|April 2, 1997|
Embargoed 11:30am (AEST)
The report The Health and Welfare of Australia's Aboriginal and Torres Strait Islander Peoples, which is a joint publication of the Australian Bureau of Statistics (ABS) and the Australian Institute of Health and Welfare (AIHW), was launched by the Governor-General, Sir William Deane, in Darwin TODAY Wednesday 2 April at 11:30am (12.00 Noon EST)
This first biennial report provides a comprehensive statistical overview, largely at the national level, and is primarily concerned with health and covers risk factors for poor health, health service issues, morbidity and mortality.
Selected findings from the report are as follows:
Governor-General launches statistical report on the health and welfare of Australia's Indigenous peoples
Health Risk Factors
- Indigenous Australians suffer a higher burden of illness and die at a younger age than non-Indigenous Australians, and this is true for almost every type of disease or condition for which information is available. In 1992-94, the life expectancy of Indigenous people in Western Australia, South Australia and the Northern Territory was about 15-20 years lower than for their non-Indigenous counterparts. Comparable figures are not available for other states.
- The health disadvantage of Indigenous Australians begins early in life and continues throughout the life cycle. On average, Indigenous mothers give birth at a younger age than non-Indigenous mothers. In most States and Territories, their babies are about 2-3 times more likely to be of low birth weight and about 2-4 times more likely to die at birth than are babies born to non-Indigenous mothers.
- Indigenous people are about 2-3 times more likely to be hospitalised than would be expected if they had the same hospitalisation rates as Australians overall.
- Indigenous people experienced a higher death rate than non-Indigenous people at every age, but the largest gap between Indigenous and non-Indigenous death rates was among adults aged 25-54 years, when death rates were about 6-8 times higher.
- Smoking is about twice as common among Indigenous people compared with non-Indigenous people, and Indigenous people have higher rates of illness and death from causes linked to smoking.
- Although Indigenous Australians are more likely to abstain from drinking alcohol than are their counterparts in the general population (33 per cent versus 45 per cent current regular drinkers), those who do drink are more likely to drink at unsafe levels than those in the general population (79 per cent of current drinkers compared to 12 per cent).
- The rates of substantiated notifications to State/Territory welfare authorities of child abuse and neglect are higher for Indigenous children than for non-Indigenous children, with the rates 2-3 times higher for physical, emotional and sexual abuse, and almost 6 times higher for neglect.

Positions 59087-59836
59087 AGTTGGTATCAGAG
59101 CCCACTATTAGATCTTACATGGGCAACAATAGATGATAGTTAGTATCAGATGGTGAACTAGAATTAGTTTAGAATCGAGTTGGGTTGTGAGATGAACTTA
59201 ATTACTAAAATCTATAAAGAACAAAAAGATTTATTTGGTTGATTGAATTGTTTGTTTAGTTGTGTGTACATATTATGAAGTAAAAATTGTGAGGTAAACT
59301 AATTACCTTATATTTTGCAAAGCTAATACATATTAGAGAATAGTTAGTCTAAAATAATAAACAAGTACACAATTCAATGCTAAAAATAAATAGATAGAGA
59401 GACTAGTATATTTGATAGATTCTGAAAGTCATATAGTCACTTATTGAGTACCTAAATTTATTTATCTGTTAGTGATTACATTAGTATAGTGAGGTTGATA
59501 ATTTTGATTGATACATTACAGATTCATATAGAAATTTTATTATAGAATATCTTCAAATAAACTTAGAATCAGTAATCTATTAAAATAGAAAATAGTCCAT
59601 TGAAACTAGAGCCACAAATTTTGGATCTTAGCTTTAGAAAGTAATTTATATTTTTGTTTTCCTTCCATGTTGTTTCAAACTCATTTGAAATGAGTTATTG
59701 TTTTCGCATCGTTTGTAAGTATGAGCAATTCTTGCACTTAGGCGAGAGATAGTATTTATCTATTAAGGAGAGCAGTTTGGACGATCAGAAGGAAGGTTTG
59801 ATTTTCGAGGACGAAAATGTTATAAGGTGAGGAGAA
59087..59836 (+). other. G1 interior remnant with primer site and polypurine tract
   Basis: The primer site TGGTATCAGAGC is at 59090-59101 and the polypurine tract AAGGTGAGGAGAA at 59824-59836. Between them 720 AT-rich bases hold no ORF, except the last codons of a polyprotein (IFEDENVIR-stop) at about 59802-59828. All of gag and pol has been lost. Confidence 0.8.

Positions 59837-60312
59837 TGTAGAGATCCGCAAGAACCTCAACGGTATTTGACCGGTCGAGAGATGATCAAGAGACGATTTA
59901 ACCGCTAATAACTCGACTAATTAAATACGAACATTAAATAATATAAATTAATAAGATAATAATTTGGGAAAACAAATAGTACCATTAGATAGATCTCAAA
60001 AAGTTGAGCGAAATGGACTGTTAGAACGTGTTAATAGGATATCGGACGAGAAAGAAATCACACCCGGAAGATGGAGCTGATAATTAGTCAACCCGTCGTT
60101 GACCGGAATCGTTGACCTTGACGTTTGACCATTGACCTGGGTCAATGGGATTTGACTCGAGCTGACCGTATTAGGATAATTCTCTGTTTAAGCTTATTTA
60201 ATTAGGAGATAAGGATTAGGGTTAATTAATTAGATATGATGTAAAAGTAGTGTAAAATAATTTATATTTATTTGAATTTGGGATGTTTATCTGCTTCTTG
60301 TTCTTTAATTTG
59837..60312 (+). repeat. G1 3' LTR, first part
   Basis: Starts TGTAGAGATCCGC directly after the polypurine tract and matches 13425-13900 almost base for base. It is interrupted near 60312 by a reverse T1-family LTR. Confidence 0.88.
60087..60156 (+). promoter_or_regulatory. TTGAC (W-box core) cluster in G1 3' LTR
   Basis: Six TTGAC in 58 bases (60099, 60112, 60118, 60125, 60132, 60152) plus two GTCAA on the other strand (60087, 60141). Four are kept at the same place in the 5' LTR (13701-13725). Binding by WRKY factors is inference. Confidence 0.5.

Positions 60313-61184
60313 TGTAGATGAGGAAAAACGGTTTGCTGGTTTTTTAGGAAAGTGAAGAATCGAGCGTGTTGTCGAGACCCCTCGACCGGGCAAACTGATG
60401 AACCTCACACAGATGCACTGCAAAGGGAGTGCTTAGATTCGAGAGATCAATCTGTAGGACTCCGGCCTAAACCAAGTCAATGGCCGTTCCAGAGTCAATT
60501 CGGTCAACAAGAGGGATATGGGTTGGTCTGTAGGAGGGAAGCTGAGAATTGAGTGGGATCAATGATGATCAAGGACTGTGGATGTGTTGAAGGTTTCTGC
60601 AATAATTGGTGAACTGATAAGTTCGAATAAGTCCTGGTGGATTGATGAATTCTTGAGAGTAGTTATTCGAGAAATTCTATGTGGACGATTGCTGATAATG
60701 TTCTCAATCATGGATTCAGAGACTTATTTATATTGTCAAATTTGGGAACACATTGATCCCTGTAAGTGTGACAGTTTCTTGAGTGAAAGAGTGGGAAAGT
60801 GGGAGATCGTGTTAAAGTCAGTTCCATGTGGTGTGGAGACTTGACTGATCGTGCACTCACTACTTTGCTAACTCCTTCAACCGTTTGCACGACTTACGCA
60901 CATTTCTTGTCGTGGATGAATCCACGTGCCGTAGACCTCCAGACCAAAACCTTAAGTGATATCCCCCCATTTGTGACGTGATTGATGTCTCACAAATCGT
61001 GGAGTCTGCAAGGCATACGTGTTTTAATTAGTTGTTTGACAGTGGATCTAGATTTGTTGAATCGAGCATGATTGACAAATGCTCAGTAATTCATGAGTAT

- The poor health experienced by many Indigenous people makes them more likely to need access to aged care at younger ages than is the case for non-Indigenous people.
- The proportion of adults employed as community service workers was about twice as high among Indigenous people (2.1 per cent) as for non-Indigenous people (0.9 per cent) in 1991. The opposite was true for health-related occupations (0.8 per cent of Indigenous adults versus 2.1 per cent of non-Indigenous adults).
Income, employment and education
- Indigenous households are about twice as likely as other Australian households to be in need of housing assistance. Almost 4 in 10 Indigenous households were estimated to have either insufficient income to meet basic needs (even before taking housing into account), or not enough income to afford adequate housing.
- Indigenous people were much less likely than non-Indigenous people to be home-owners. Only 25 per cent of Indigenous people lived in homes that were owned or being purchased by their occupants, compared with 71 per cent of Australians overall.
Torres Strait Islanders
- Indigenous people and households had low annual incomes, and a high proportion of Indigenous people reported that they received their main source of income from government payments. Indigenous people were less likely than non-Indigenous people to have post-secondary school qualifications, putting them at a disadvantage with respect to the employment opportunities which do exist.
- Torres Strait Islanders rated their health as slightly better and were less likely to report having a range of health conditions than were Aboriginal people. Despite recent declines, death rates for people living in the Torres Strait Area remained higher than for all Queenslanders, with the main causes of excess deaths being diabetes and heart disease. Torres Strait Islanders are more likely to be overweight or obese than are Aboriginal people.